Riley Hospital for Children at IU Health flu-related visitor restrictions have been lifted. However, because babies, especially those who are ill or premature, are at higher risk of serious complications if they get the flu, visitation restrictions are still in place for all Neonatal Intensive Care Units (NICUs) until further notice.
Unlike laser vision correction, which is an optional procedure for patients 18 years and older, laser eye therapy is a treatment that prevents blindness when newborn babies have certain complications of prematurity.
When a baby is born prematurely, many different health problems may occur. One common complication is retinopathy of prematurity. Normally, the blood vessels in the eyes would continue to develop through the eighth month of pregnancy, so a premature birth can disrupt the normal development and cause tiny blood vessels in the eye to grow abnormally.
Retinopathy of prematurity occurs when abnormal blood vessels start to grow in the retina (the layer of nerve tissue within the eye that makes vision possible). These blood vessels can detach the retina from the eye, causing blindness. In some mild cases, retinopathy of prematurity may resolve as your baby grows, but in severe cases, the abnormal blood vessels may continue to grow and cause vision loss or blindness. Laser eye therapy is a necessary treatment when retinopathy of prematurity puts your baby at risk for vision loss or blindness.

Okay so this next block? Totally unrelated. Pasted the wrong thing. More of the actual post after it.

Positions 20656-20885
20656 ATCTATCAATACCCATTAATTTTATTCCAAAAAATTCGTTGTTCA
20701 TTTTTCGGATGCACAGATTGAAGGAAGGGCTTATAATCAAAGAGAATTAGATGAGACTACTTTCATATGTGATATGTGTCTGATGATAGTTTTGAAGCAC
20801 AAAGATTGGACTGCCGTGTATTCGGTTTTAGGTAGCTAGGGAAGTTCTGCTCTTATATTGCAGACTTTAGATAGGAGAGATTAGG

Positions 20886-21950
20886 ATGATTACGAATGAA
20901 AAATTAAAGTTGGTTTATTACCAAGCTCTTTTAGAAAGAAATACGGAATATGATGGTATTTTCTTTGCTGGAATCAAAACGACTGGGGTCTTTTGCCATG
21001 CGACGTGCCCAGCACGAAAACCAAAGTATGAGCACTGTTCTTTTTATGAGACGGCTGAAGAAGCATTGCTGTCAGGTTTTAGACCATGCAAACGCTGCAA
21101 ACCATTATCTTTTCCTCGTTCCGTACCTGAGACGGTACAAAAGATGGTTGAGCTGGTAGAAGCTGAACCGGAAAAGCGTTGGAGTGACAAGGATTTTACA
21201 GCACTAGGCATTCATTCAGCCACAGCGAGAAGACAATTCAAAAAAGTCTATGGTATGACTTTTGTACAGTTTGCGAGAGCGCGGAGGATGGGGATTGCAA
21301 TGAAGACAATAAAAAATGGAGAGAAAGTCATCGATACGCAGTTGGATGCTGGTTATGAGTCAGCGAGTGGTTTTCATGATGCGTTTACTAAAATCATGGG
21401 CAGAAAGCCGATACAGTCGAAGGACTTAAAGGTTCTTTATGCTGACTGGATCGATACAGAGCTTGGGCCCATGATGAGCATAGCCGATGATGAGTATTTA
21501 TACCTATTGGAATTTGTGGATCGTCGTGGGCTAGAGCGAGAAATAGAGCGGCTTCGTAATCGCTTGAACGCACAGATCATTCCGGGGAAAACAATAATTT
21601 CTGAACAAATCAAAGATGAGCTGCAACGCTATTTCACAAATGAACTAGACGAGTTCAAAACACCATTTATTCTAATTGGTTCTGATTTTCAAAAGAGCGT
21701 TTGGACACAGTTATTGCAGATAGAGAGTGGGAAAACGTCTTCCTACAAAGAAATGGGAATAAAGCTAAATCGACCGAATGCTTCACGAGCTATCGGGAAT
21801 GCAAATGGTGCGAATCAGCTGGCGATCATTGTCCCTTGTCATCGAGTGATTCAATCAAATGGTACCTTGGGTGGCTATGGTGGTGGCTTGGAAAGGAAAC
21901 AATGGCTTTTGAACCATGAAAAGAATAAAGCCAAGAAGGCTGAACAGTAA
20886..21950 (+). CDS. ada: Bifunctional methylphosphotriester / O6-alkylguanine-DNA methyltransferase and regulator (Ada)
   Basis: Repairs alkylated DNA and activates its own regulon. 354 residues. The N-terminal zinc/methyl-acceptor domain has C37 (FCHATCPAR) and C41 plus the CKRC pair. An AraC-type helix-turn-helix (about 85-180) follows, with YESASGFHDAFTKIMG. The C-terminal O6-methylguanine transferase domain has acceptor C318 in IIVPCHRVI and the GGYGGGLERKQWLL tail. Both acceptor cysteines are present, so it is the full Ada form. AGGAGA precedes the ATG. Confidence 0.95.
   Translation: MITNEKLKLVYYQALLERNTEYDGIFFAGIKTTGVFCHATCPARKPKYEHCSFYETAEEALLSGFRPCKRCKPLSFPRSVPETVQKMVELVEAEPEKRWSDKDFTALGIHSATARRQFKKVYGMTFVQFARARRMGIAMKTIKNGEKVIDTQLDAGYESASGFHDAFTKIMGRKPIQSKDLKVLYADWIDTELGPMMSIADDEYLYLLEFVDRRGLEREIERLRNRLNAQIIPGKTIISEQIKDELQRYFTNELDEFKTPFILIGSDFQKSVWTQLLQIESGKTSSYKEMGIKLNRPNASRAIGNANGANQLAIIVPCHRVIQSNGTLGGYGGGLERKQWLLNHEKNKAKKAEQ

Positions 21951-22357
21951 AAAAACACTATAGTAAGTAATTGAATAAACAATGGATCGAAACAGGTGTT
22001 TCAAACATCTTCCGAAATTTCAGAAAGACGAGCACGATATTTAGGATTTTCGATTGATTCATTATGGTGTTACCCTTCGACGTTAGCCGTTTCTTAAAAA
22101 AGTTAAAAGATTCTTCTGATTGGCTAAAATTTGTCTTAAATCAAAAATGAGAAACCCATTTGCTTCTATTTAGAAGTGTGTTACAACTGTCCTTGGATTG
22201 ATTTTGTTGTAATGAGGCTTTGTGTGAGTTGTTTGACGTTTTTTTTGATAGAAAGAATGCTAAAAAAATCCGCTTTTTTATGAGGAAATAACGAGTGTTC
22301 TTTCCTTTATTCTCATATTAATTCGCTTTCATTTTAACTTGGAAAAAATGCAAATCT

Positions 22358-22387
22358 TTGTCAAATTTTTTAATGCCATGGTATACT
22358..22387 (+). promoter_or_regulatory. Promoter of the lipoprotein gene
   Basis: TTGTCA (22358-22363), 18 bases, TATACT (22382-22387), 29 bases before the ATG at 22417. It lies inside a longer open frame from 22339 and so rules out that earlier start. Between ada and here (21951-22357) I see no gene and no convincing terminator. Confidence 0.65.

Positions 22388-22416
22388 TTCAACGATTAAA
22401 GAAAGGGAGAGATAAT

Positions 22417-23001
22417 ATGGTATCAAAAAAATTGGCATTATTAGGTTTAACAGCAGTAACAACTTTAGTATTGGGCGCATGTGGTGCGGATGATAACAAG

Laser eye therapy uses a very mild but specific beam of light to treat or remove the abnormal blood vessels. This specific beam of light can be focused on a very small area, allowing doctors to treat a condition very precisely while minimizing damage to surrounding healthy tissue. The word "laser" is short for light amplification by stimulated emission of radiation.
If your child is scheduled for laser eye therapy at Riley at IU Health, you will first meet with the doctor for a consultation visit before the procedure takes place. This is a great time to ask any questions you may have about the procedure and how it works.
Before the procedure begins, your baby will be given light sedation and/or pain medicine through an intravenous (IV) tube. The surgical team will monitor your baby’s breathing and heart rate closely during the procedure. The surgery may be done in an operating room or, in some cases, in your child’s hospital room.
The team will put eye drops into your baby’s eyes so that the pupils remain dilated. They will then gently insert a small tool called an eyelid speculum under the eyelids. This keeps the eyes from closing during the procedure. The pediatric ophthalmologist will use a laser to perform surgery on the retina. It takes around 30 to 45 minutes to treat each eye.
After the procedure, the nurse will place eye drops in your baby's eyes a few times a day to help the eyes heal.
Since laser eye therapy works by creating a small amount of scarring on the retina, there may still be some loss of vision. Retinopathy of prematurity cannot be completely reversed, but laser eye therapy helps to stop the progression and prevent complete blindness.
Your child should have yearly eye exams after this procedure in addition to any follow-up appointments you have with the pediatric ophthalmologist after the surgery.